This is a recipe blog hop! Go here to get the button and join us each week: The Most Delicious Recipe Blog Hop.

Then add your recipe post to mine with the linky codes at the end of this post.

Whether you’re a paleo, vegetarian, southern cook, or baker, you’re welcome to join me and post a weekly recipe!

Pinterest Cooking Sleepover Recipes

 sleepover1

It’s been a long cold winter in NE Indiana. The kind of winter that calls for lots of comfort food. (Thank goodness for baggy sweaters!)

Last Friday I invited all the girls at our church, ages K-12 grade, to a Pinterest cooking sleepover. It was a total blast and I can’t wait to share the recipes we tried! I’ve been collecting Pinterest recipes for a long time on my Pinterest board. I will never find enough time to make all of them, but having a cooking sleepover allowed us to make and try six different fattening and  delicious recipes! Some were a hit and others were so-so. All were kid-friendly and fun.

gods-hands-holding-child

Before we started our cooking activities, I reminded the girls how God made us with His hands and how special we are to Him. I asked them to remember as we worked with our hands, how God loves what He made just as we love what we make. I reminded them that they are royalty–the daughters of the King of Kings.

Recipe 1:

Pepperoni Roll-ups

Crescent-Pizza-Rolls-4

Bing free-use image. I forgot to take pics of our finished products but this is exactly how we served them up!

This was so easy and the kids loved doing it. They were delicious, too.

sleepover4

I spread parchment paper all along the table and after the girls washed their hands, gave them each two crescent roll doughs, five pepperonis and a handful of mozzarella cheese. Most recipes call for a stick of string cheese, but using grated cheese was less expensive.

sleepover2

I had the help of three other adults and the older girls pitched in and helped the younger girls. This activity worked for all ages and all abilities. One of our teens has autism and an intellectual disability and she had no trouble participating like everyone else. We all had fun eating the pepperoni and cheese, too, as we worked!

sleepover5

We used cupcake paper to put the spaghetti sauce in for dipping when we served them. The girls loved them. They were surprisingly filling, too! (Uh, the roll-ups, not the girls!)

Since we have a western theme going on for our Children’s ministry, while the roll-ups were cooking, I read them a cute little book about a little cowboy and a very bossy cowgirl who’s a know-it-all: Conrad and the Cowgirl Next Door. We talked about how to be a good friend and the difference between being bossy and being a leader. The book also emphasizes forgiveness, so we were able to discuss that as well. (And yes, the teen girls were just as engaged. I find that teens love story books.)

Conrad and the Cowgirl Next Door

The next thing we made were loaded nachos! I modified a very spicy recipe for little girl palates so it wasn’t so hot. We used Scoops brand Tostitos for the girls to put the filling in themselves. (Adults mixed the filling.)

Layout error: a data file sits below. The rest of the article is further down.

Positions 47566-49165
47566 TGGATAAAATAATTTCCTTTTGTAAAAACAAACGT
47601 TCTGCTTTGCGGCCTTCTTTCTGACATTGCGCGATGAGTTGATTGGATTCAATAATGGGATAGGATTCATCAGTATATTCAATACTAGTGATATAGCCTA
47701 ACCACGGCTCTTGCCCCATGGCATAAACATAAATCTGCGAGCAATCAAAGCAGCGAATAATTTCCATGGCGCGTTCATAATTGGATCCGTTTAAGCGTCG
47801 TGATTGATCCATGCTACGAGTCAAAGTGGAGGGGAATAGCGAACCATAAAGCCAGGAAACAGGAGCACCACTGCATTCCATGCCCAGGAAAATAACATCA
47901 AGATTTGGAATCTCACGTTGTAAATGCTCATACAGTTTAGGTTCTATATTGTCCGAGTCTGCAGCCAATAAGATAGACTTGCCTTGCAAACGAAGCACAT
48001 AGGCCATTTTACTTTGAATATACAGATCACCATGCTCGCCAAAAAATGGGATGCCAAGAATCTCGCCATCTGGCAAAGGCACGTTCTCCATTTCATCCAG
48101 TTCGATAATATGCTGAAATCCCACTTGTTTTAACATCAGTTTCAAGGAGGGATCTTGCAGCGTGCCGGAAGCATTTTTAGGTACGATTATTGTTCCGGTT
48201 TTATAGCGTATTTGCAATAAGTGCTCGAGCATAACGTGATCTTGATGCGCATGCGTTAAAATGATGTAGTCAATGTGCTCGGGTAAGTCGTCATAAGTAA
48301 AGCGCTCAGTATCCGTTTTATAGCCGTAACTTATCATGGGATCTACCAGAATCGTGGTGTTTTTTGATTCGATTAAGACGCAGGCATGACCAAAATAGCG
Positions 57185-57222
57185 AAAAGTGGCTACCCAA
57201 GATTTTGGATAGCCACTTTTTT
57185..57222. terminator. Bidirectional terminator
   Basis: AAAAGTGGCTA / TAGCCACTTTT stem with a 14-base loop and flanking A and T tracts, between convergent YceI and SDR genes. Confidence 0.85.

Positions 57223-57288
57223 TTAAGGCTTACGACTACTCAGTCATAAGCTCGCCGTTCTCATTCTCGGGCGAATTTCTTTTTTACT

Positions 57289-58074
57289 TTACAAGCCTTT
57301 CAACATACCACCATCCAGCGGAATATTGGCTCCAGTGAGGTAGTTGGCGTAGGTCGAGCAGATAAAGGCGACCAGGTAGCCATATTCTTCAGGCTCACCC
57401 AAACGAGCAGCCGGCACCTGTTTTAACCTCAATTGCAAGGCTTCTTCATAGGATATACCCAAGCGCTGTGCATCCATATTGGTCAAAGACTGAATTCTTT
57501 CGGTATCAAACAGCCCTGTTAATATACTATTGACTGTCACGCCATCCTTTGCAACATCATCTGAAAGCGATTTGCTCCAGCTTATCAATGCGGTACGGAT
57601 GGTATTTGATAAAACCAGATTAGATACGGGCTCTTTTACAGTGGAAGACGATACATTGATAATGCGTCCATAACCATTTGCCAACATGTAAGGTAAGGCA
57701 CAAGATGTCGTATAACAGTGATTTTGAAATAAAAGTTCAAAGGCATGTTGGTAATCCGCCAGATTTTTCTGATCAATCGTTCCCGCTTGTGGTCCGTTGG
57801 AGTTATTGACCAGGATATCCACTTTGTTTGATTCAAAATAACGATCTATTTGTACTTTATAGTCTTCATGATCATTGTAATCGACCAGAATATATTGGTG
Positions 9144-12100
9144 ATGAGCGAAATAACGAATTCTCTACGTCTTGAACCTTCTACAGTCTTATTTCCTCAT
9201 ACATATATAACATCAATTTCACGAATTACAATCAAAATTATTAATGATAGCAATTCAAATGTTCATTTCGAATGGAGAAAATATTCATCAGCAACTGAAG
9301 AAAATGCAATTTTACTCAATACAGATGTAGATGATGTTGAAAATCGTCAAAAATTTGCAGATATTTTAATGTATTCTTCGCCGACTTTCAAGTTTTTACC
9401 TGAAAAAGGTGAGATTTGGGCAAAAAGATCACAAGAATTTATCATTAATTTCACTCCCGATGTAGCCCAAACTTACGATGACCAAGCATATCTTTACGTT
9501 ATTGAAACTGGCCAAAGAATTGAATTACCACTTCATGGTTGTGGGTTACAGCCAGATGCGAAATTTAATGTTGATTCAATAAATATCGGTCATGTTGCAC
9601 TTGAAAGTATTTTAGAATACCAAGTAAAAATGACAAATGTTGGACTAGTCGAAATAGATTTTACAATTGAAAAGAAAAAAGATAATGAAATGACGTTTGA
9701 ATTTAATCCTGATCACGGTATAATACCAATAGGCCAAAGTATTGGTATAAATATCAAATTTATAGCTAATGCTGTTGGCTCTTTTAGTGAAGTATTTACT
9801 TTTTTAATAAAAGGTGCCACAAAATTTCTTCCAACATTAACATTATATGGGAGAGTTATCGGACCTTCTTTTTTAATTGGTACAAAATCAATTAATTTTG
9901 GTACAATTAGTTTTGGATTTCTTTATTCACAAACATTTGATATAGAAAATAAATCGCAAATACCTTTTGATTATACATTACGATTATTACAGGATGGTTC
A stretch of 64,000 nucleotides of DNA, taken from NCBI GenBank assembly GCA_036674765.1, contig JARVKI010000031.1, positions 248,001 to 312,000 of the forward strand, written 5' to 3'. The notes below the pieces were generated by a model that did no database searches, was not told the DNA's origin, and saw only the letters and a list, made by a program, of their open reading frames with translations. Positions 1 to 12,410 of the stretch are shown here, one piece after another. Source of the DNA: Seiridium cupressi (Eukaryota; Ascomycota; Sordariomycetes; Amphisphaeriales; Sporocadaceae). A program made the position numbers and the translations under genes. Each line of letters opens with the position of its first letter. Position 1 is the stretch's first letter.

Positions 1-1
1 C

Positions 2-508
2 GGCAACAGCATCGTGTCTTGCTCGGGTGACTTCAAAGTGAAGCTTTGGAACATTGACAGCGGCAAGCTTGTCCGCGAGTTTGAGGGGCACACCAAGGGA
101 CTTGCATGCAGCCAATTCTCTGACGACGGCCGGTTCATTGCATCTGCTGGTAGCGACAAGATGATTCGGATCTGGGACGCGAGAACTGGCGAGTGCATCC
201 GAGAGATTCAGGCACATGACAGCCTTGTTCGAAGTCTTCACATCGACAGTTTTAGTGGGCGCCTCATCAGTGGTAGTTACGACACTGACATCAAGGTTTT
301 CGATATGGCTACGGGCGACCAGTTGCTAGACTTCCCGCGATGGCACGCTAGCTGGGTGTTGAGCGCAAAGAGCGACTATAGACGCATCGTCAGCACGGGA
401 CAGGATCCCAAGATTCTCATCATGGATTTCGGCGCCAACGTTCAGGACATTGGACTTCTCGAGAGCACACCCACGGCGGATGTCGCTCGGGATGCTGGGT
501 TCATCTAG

Recipe 2

Loaded Nachos (for kids)

sleepover3

Ingredients:

  • 2 cans refried beans
  • 2 cans whole kernel sweet corn drained (I think you could easily use frozen as long as it’s thawed and drained first)
  • 1 can nacho cheese sauce
  • 1 packet of taco seasoning (2 could be used if your kids like spicier foods)
  • Tortilla chips
  • Shredded cheese

Instructions:

Mix together and put in Sccops shells (you could spread this over a pan of chips, too)

Other recipes include beef or chicken, jalapenos and avocados. Any mix like this can be modified to your family’s preferences.

After the shells are filled, sprinkle Mexican mix cheese (Colby and cheddar) over top. Put in oven for a few minutes until cheese is melted on the top. Serve.

NOM! Just typing this makes me hungry!

This recipe made two full cookie sheet pans. The picture above doesn’t do justice to how delicious this was! And all the adults agreed these would make great little hors d’ourves for a party!

Recipe 3

“Gourmet” Hot Cocoa

Hot chocolate is like a hug from the-1

Again, I modified a Pinterest recipe. If you do a search on Pinterest for “Crock-pot Hot Cocoa” you’ll find lots of variations. Here’s what I put in our 8 quart crock-pot (this is not diet-friendly by any means but it’s delicious!)

  • 2 bags chocolate chips (you can use any kind, we used bittersweet)
  • 2 cans sweetened condensed milk
  • 3 cups heavy whipped cream
  • 12 cups milk (almost a gallon — we used 2%)

Heat in crock-pot on low being careful not to scald it. Stir often as the chips melt. When I served it to the little girls I added cold milk to their cups to cool it off. I served the adults straight up and hot. We didn’t have any marshmallows but I think that would have ruined it, actually. It was so good!

Recipe 4

Chocolate-Covered Strawberries

Money talks.Chocolate sings!-1

We had beautiful red, juicy strawberries but my method of making dipping chocolate bombed. I’d read a blog from Pinterest that said you could just melt chocolate chips. Don’t believe it. I knew better because I’ve helped my friend make candy before and she’s super picky about “tempering the chocolate.” But, I thought I’d try it.